“Then Facebook came along. I became an early adopter and found it a great way to keep in touch and reconnect with so many friends and family from the Old Country. However, since most of them knew me as Michael, I decided to use it as my Facebook name.
Ironically, as many of my new Israeli friends became Facebook friends, some of them started calling me Michael instead of Menachem.
“I never really connected to Menachem. And now it’s gotten to the point where I will introduce myself to new people here as Michael or just have this major hesitation while I try to think of which name to use.
My strongest feeling has come to be that my parents, mostly my mom, chose the name Michael because they loved it. They used the name Menachem to fulfill the obligation of naming me after my grandfather.”
What advice would people who changed their names give to others considering it? For some, like Zehava Waltzer, it’s a no-brainer.
“I would most definitely advise others to consider changing their name when they move to Israel.”
Noam O’Rourke tends to agree, on ideological grounds, “Moving to another country is like adjusting one’s identity. So changing how others address you can be part of the process of making that change.”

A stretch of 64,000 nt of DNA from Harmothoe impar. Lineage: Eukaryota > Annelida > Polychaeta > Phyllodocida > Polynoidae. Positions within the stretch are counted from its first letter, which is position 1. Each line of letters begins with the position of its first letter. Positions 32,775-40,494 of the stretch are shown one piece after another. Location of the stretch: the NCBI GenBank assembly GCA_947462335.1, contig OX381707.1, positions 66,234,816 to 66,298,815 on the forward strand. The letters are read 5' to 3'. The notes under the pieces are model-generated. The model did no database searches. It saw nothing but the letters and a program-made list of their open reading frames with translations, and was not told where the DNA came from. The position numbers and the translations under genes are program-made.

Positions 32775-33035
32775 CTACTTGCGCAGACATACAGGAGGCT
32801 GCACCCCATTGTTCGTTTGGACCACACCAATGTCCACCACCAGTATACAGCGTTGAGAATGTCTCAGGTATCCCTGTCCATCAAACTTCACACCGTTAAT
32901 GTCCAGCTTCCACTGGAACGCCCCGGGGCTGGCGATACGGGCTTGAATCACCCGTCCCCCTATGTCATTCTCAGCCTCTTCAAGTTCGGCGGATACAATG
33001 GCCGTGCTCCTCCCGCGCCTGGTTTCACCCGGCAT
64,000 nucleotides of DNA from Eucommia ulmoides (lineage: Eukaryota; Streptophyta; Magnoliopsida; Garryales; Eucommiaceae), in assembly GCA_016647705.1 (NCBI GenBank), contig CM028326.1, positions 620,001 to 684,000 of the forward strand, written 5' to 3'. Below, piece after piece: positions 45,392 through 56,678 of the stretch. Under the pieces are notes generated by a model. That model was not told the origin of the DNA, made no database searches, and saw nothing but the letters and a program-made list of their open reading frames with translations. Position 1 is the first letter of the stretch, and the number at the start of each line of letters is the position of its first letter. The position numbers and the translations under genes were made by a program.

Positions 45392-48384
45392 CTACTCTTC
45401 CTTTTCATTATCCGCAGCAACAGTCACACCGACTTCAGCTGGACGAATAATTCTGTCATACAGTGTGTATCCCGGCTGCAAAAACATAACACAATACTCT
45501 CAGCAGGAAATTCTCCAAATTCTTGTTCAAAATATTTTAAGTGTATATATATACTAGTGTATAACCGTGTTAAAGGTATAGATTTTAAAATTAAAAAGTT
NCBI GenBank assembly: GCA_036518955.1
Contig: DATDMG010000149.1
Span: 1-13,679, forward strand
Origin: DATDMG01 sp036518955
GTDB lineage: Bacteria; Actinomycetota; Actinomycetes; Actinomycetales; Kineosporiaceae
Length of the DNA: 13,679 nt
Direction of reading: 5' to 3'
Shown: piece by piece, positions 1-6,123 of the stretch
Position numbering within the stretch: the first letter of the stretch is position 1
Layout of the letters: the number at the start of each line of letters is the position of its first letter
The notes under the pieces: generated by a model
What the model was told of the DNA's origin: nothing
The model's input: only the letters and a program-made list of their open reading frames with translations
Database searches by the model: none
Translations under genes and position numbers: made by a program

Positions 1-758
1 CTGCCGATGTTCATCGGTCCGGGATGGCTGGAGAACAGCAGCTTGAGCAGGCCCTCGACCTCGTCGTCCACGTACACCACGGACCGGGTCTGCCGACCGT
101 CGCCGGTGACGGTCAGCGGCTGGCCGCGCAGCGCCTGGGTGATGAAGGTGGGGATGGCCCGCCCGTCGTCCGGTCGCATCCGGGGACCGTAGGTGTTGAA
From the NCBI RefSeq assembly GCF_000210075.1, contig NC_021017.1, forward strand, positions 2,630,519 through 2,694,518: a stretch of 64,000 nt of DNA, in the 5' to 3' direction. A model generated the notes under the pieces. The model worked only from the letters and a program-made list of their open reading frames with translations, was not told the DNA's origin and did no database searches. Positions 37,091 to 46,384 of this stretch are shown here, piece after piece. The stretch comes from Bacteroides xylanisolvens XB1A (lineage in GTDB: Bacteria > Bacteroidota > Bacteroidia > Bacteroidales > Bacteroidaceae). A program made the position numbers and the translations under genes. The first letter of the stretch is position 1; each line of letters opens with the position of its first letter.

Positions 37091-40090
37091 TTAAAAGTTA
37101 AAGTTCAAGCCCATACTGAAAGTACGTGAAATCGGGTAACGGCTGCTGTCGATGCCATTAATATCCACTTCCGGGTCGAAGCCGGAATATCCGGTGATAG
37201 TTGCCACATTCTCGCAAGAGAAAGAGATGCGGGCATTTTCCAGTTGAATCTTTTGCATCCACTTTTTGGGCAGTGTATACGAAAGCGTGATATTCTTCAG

Shira Yashin is even more emphatic: “I sometimes wonder why people don’t use a Hebrew name when they move to Israel.”
Others are not as quick to advise it for everyone.
Chana Rachel Kean said, “I feel that changing one’s name is a personal matter and would depend upon one’s experience, religious upbringing and religious affiliation at present.”
Avigdor Statfield is a US tax attorney. Known as William or Bill in his professional life, he suggests, “For religious purposes, use your Hebrew name. For dealing with the US, keep your American name.”
Similarly, Chava Pinchuck adds, “For many who have established careers or reputation, it may not be the best option.”
Michael Lipkin, whose name change didn’t stick, advises people “to think long and hard about it. I certainly think that the age of [a person when they make] aliya is a factor. Also, ideology is a factor. If you’re coming here and want to be an uber Israeli, then that likely could outweigh other concerns and feelings. Maybe you should try a test run to see how it fits. Also, if you do make the change, go all in. Make sure everyone you know, new and old, uses your ‘new’ name.”